Pakistan: Upon Crossing The Rubicon

This document is significant as it illustrates the issues discussed by Mr. Khan during his visit of West Pakistan in 1948. It is unfortunate to see that a year after partition, the issues holding the country back from true progression in the right direction are the same issues that we are still dealing with presently.

Liaquat Ali Khan was the first Prime Minister of Pakistan and the head of the Muslim League, the dominant political party in Pakistan. It almost seems like fate as he issues a warning against fifth columnists active against Pakistan and three years after this visit he was assassinated. It is also interesting to note that he managed to quell the first coup attempt in Pakistan to overthrow his Government by Major General Akbar Khan in the famous or rather infamous Rawalpindi Conspiracy Case 1951, which can be seen as the Army’s first attempt to enter the political arena.

The assassination of Liaquat Ali Khan is definitely a moment to remember in our history. As it not only swelled the political vacuum already present from the Death of the Founder but it left the country’s most important neighboring and domestic issues to catch dust on the shelves.

Please click on the pictures below separately to enlarge.





3 thoughts on “Pakistan: Upon Crossing The Rubicon

  1. Pingback: Pakistan » Blog Archive » Daniel Pearl s Forgotten War

  2. It may be an impressive image of LAK. At the time of his speech Kashmir issue was hot. In his book “Clash of Fundamentalists,” Tariq Ali gives a good background of what was cooking for the “liberation” of Kashmir in those days – he claims to know better as his entire family was part of power elites. Nevertheless, it was poor foreign policies of LAK that made us a pawn in cold war against USSR.
    Now for the Kashmir issue – we lost half of the country (Bangladesh) by depriving less fortunate provinces of their developmental funds just to maintain military and other expensive programs. I am not against strong defense but where do we stand economically and intellectually in the present time after crowing for Kashmir for over 50 years? If we had good statesmen at the time of partition, we would not be trapped in this quagmire. Kashmir issue is not going to be solved according to PK wishes – the current political posturing is just that.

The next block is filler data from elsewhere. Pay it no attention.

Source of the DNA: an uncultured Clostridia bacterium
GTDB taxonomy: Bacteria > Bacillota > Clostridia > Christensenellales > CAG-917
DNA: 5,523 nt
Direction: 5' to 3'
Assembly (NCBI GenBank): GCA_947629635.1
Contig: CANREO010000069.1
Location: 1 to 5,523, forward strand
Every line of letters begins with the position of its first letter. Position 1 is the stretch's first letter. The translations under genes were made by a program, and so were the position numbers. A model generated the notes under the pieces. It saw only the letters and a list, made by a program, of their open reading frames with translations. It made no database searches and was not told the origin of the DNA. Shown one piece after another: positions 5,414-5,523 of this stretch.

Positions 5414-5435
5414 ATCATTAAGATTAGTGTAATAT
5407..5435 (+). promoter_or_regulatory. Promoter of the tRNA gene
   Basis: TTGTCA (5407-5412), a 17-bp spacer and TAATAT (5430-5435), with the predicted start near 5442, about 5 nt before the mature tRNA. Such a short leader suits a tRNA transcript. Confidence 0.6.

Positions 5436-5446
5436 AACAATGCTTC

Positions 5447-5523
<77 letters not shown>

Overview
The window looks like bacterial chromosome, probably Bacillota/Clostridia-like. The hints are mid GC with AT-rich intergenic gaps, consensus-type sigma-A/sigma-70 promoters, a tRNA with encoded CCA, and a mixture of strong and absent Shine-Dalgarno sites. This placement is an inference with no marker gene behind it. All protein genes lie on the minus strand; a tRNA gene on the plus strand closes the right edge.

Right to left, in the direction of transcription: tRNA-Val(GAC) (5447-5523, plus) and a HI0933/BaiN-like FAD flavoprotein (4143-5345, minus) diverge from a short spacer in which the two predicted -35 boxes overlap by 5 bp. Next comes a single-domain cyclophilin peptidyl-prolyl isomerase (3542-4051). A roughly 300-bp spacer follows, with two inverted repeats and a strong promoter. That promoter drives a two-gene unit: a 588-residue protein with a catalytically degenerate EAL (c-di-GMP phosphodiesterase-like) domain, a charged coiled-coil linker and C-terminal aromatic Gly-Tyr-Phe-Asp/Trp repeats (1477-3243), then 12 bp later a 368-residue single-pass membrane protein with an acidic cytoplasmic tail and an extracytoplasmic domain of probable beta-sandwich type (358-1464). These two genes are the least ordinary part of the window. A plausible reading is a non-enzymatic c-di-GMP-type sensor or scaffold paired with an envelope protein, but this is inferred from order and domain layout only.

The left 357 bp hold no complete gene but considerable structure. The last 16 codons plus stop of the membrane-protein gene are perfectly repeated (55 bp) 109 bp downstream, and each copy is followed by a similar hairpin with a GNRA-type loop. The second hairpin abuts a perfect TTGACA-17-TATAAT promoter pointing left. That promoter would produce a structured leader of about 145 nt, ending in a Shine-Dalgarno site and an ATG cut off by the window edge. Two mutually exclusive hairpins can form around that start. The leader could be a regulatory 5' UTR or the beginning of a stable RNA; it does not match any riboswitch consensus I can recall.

Perhaps it is still not too late to settle the present boundaries and focus on nation building instead of setting up a permanent welfare system for the military..

  3. Thanks for reading and posting your comment Anwar.

    In reply, I will have to disagree with you on LAK. It is too easy to pin everything on one person. Liaquat Ali Khan in my opinion, did the best he could at the time as unfortunately Jinnah’s death came at a crucial time, when the country had just gained independence.

    On your stance that it was poor foreign policies of LAK that made us a pawn in cold war against USSR:

    Although the Cold War broke out in the aftermath of WWII, it did not reach Afghanistan till late 1953. Liaquat Ali Khan was pro-west in terms of his foreign policies to the point that he paid a visit to the United States in May 1951 but it has been said that Mr Khan intended to establish Pakistan as a neutral player in terms of the oncoming Cold War.
    This is also argued by Shahid M. Amin who also points out that Mr Khan intended to visit the Soviet Union as well after the dates were finalised but 1951 had already arrived by then.

    Onwards to Kashmir and Bangladesh. These were two entirely different agendas for Pakistan. On one hand you had Kashmir, which at the time should have been rightfully carved out with other Pakistani provinces. Yes, it has been over 50 years. We seem to agree here as my post intended to show our issues now and then are exactly the same. Except now we only fight for the land and not the people of Kashmir.

    On the other hand you have Bangladesh. Yes they were deprived of their funds because it was all pretty much being spent to develop West Pakistan and we did have good statesmen.

    Liaquat Ali Khan was considered as Jinnah’s right-hand man and he was performing his responsibilities dutifully. Unfortunately, there were those who were aware of the prize if Mr Khan were to be eliminated.

    Finally you forgot Mr Bhutto. Another great statesman if not the finest after Jinnah. The problem with Bhutto was that he knew he was too good. In my opinion, Bhutto should have stepped down when Mujib-ur-Rehman won the election fair and square.

    Hahaha I couldn’t agree with you more on your ending.

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